However, mindset remains the key. Although practicing can assist in learning surrender, it may also have the opposite effect. Practicing and moving through the sequence of postures daily with an attainment or performance mindset is like taking a step backward from the yoga of action. It is never easy, for even the most experienced students can not last long without failing from the absence of detachment. With detachment the body will certainly undergo changes through lifelong practice, and it will fluctuate. Difficulties will occur, postures will come and go, where perhaps they did not before, but serenity will substitute discomfort. Each day on your mat will be different. Remaining attached to just one result or goal is an exercise in pointlessness.
Physical practice will become one of acceptance. When it comes to “success and defeat,” it does not matter how many postures manifest on any given day, the practitioner will always offer the action with total commitment. Practice and its ever-changing nature mean you must try disconnection from the result of your actions or suffer as Krishna cautions, everlasting frustrations. Practice to gain results and to suffer. Practice because you can practice, and gain unexpected freedom.
Off the Mat: Karma Yoga
All the time you spend on the mat is referred to as practice for a particular reason. There is no point in practicing hard for two hours each morning if you are not going to convey it into your daily life. A great lesson to learn how to enjoy the practice, as well as a result, is to learn to ride the waves, without attachment. Little by little, the mental habits we cultivate with our daily physical practice of Ashtanga, will flow down into our everyday actions. We can invest ourselves in each moment without having to see it as a ‘means to an end’ for something else. We can learn to focus on the act itself, and not just the end game. In this approach, there is a mindfulness which will enrich your life, eliminating the endless frustrations and constant worries of having to strive for the next big goal on the list continually, but replacing the journey in between with gratefulness.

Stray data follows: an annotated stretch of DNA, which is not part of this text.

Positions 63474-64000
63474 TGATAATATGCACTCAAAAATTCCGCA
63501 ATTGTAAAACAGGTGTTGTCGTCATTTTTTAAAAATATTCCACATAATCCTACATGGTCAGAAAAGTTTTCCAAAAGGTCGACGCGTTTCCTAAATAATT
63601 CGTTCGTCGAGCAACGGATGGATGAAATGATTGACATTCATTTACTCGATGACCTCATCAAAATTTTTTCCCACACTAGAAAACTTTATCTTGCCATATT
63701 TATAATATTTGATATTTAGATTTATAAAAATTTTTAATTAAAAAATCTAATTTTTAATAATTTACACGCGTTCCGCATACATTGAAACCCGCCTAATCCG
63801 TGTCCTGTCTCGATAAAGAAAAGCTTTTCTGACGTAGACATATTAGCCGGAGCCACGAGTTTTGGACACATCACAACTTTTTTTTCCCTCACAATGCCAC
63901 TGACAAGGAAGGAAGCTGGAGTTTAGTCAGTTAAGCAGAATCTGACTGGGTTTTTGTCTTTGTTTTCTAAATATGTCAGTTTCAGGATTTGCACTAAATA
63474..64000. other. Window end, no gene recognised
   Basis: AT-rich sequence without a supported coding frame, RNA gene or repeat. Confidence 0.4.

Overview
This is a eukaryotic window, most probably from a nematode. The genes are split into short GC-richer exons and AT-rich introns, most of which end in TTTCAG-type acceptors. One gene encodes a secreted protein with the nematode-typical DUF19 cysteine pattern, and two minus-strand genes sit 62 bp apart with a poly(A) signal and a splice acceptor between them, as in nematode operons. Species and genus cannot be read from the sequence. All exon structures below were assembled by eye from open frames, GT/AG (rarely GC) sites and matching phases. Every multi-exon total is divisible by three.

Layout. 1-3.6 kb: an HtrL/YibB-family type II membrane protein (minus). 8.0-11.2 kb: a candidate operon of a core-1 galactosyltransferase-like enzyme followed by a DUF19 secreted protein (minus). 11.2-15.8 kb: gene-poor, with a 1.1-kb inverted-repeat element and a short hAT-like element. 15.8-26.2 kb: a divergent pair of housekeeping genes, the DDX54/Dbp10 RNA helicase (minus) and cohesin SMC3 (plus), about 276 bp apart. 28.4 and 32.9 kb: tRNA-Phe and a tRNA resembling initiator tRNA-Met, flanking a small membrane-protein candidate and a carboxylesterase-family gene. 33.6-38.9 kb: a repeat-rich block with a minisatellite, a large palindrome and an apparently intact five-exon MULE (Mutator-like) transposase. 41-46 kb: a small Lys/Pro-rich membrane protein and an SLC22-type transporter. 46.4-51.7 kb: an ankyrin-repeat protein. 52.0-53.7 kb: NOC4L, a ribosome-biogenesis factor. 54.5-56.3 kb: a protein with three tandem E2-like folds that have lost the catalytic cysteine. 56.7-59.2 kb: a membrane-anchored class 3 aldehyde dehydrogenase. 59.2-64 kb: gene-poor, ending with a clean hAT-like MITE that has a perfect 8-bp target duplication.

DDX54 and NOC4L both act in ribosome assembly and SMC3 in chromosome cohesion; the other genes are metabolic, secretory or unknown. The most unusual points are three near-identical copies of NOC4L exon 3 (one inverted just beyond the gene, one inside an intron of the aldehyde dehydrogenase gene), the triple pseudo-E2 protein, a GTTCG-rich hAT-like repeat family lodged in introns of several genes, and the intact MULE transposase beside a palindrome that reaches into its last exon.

“With the practice of asana, you will be able to learn yoga of action. With yoga of action, all that we do is an opportunity for us to practice. With everything as an opportunity to practice, we are living a life in yoga.”
Seeking God Through Yoga
Within or without, God with any name or in any form. It does not matter what name or face you give to God, which scriptures or books you find him in, or if you believe in God at all. Yoga philosophy asks just this one thing: that the student identifies that in our universe, there is a creative, sustaining force which connects us and is far greater than us.
God is all around us, if only we just look around. A yoga practitioner believes that no matter if they are animate or inanimate, animals, vegetables, minerals, our universe contains energy and life.
Surrendering To The Lord
Time and again Patanjali communicates with us about the practice of ishvarapranidhana, surrendering to the Lord, the energy of the universe. In fact, in the Sadhana Pada, Patanjali suggests that the practice of surrendering can lead a person to samadhi. However, surrendering yourself to an unknown power, an amorphous, may not be that simple. Learning this type of surrender, firstly we need to find something that is more tangible, something within our human realm. Something that offers this is Seva.
‘God is in everything,’ and if that is right, then by serving others, we serve God. Inside every one of us resides Ishvara, it is in the people we meet, and the animals we live with on earth. It is in the wonders of nature like the trees, water, and sky. Sending our energy out into the world, and by offering our time to do this, without expecting anything back, we are surrendering to God.
“…May there be goodness for those who know the earth to be sacred…” -The Mangala Mantra
This is the mantra which we chant after we have concluded our Ashtanga yoga practice. We are asking for peace and goodness for our world and all the creatures within it. It is a powerful prayer imparted with the theme of God is in all things. We ask for “all worlds to be happy,” . The yoga becomes an act of service, through this simple offering. It is good to release all of our bottled-up energy and intentions on the mat, and surrender it for the good of our world, it creates a mindset of surrender. Stepping off the mat, and going about our daily lives, it is a reminder that we should continue our habit of service in all our interactions.